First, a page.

The Pelicans carried an 11-point lead into the fourth quarter, and their offense was humming to the tune of 102 points in the first 36 minutes. But games are 48 minutes long. And the final 12 were certainly ones the Pelicans would like to soon forget.
The lead evaporated in four minutes. Then, not even four minutes later, the Suns were up double digits. When the final horn sounded, the Suns joyously walked off the court with a 132-114 win, while the Pelicans headed to their locker room in a daze, trying to figure out what just transpired.
According to research by the Elias Sports Bureau, the 18-point defeat was the largest in the NBA in the shot-clock era (since 1954-55) for a team that entered the fourth quarter up double digits.
So what happened?
Paul finished with 15 points and 19 assists and was plus-28 in the fourth quarter — and he didn’t even play 10 minutes. The veteran point guard helped the Suns seize control and never looked back.
“Man is orchestrating out there. He knows what’s going on on the floor before it even happens,” Suns guard Devin Booker said. “With him, the game is never out of reach. The game is never over until the horn sounds. He did a good job of leading us, keeping our composure throughout the whole game.
“In that fourth quarter, it’s a work of art. The way he was picking apart their defense and making plays for others and at the same time scoring when he had to.”
Paul was seemingly three steps ahead of everything the Pelicans wanted to do in the fourth quarter. His falling 3-pointer over Pelicans guard Lonzo Ball with 4:41 left felt like the dagger to put New Orleans away. He ran back up the court with his teammates chasing him as Pelicans coach Stan Van Gundy called a timeout to try to salvage something in the final minutes.
However, contrary to what social media suggested in the moment, Paul didn’t scream, “I own this place.”
“I said, ‘I know this place, I know this place,'” said Paul, who played in New Orleans for the first six seasons of his career. “I know it. I do. I spent some of the best years of my life was playing here in New Orleans.”
While the Suns were figuring out a way to come out with the victory, the Pelicans were left trying to figure out how they let the game slip away.
“Just being in the game, I think us not getting stops kind of demoralized on the offensive end,” Ball said. “Seeing them hit 3s back-to-back-to-back, we weren’t getting any ball movement or good shots over the course of the fourth quarter. It just got worse and worse.”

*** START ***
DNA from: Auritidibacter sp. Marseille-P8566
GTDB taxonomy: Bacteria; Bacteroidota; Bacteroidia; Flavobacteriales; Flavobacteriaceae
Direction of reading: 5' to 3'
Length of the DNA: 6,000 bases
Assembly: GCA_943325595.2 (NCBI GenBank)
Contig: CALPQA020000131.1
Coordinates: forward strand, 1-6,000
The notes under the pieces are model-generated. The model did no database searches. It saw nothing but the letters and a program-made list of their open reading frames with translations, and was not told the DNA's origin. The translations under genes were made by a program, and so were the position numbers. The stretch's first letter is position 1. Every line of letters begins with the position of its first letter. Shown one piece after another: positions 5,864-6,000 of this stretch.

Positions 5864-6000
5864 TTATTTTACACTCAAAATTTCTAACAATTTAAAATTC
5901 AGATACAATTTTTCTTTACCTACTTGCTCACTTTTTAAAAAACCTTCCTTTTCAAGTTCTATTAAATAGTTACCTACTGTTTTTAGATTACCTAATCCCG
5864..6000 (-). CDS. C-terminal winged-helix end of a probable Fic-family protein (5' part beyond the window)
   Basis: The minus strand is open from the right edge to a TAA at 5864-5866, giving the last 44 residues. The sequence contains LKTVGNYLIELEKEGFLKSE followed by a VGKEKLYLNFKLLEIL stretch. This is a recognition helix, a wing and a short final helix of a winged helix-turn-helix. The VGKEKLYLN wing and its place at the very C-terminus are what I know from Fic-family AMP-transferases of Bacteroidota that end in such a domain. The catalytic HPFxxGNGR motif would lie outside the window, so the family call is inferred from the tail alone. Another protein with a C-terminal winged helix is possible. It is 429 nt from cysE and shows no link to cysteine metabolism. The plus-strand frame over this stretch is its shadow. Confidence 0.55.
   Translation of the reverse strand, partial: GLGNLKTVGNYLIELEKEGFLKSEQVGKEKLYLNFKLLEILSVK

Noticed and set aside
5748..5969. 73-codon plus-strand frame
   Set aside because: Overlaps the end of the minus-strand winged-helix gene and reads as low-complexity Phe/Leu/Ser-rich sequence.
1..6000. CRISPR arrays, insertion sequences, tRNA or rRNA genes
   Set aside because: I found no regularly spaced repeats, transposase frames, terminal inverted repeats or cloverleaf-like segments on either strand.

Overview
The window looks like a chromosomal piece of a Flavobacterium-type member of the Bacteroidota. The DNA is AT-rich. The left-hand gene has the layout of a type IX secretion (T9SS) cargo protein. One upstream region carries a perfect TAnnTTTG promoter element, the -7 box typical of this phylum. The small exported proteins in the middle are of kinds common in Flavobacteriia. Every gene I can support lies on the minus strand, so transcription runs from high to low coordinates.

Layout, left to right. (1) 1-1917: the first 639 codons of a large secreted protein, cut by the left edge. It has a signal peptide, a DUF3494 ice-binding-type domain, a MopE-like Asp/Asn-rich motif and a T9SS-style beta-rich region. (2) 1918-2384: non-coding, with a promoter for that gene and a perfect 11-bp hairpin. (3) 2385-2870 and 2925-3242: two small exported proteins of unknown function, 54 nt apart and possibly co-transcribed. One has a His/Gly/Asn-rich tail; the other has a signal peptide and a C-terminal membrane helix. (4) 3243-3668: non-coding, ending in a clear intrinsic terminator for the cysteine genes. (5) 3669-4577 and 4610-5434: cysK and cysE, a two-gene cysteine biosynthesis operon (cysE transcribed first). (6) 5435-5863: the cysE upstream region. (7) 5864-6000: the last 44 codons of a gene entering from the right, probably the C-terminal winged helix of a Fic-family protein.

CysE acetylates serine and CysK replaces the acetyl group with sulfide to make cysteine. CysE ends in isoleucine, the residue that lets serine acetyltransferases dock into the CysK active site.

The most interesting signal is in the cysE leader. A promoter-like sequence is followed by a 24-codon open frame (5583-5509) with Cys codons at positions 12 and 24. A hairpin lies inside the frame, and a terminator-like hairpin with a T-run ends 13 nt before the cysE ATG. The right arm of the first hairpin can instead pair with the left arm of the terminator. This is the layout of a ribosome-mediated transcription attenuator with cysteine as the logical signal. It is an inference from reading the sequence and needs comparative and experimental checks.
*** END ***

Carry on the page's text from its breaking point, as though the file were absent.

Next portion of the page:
Aside from the barrage of 3-pointers Phoenix was sending New Orleans’ way, the Pelicans got sloppy with the basketball, as well. After committing just seven turnovers in the first three quarters, the Pelicans coughed it up six times in the first six minutes, leading to 12 Phoenix points.
It’s a problem that has plagued New Orleans this season. With Friday’s loss, New Orleans falls to 12-9 this season in games in which they’ve had a double-digit lead. That’s the most losses after leading by double digits in the NBA this season, according to ESPN Stats & Information research.
“The thing is when chaos is going on, we gotta figure out how to settle down,” Ingram said. “We have to be able to adjust during the game.
“Whatever defensive scheme, whatever we wanna do on the offensive end to make our team the best team, that’s what we need to do. After these losses, it’s frustrating. We don’t have much to say. The coaches don’t have much to say. You just look at the film and try to be better tomorrow.”
Van Gundy said he doesn’t think his team’s issue is age.
“A lot of teams in this league have quarters like that,” Van Gundy said. “I’ll never throw the young card out there. We’re a basketball team with really talented people, and we didn’t get the job done in the fourth quarter.”
He did call it a “disastrous quarter,” though. And it was. The minus-29 point differential was the largest for the Pelicans in any quarter in franchise history.
“They were hitting us with haymakers at the end, then it just snowballed,” Van Gundy added.
Pelicans forward Zion Williamson said there’s only one way to handle a loss like this.
“Really, the thing for us is learn from it,” the 20-year-old said. “Honestly, I think that’s the best thing we can do. Learn from it.”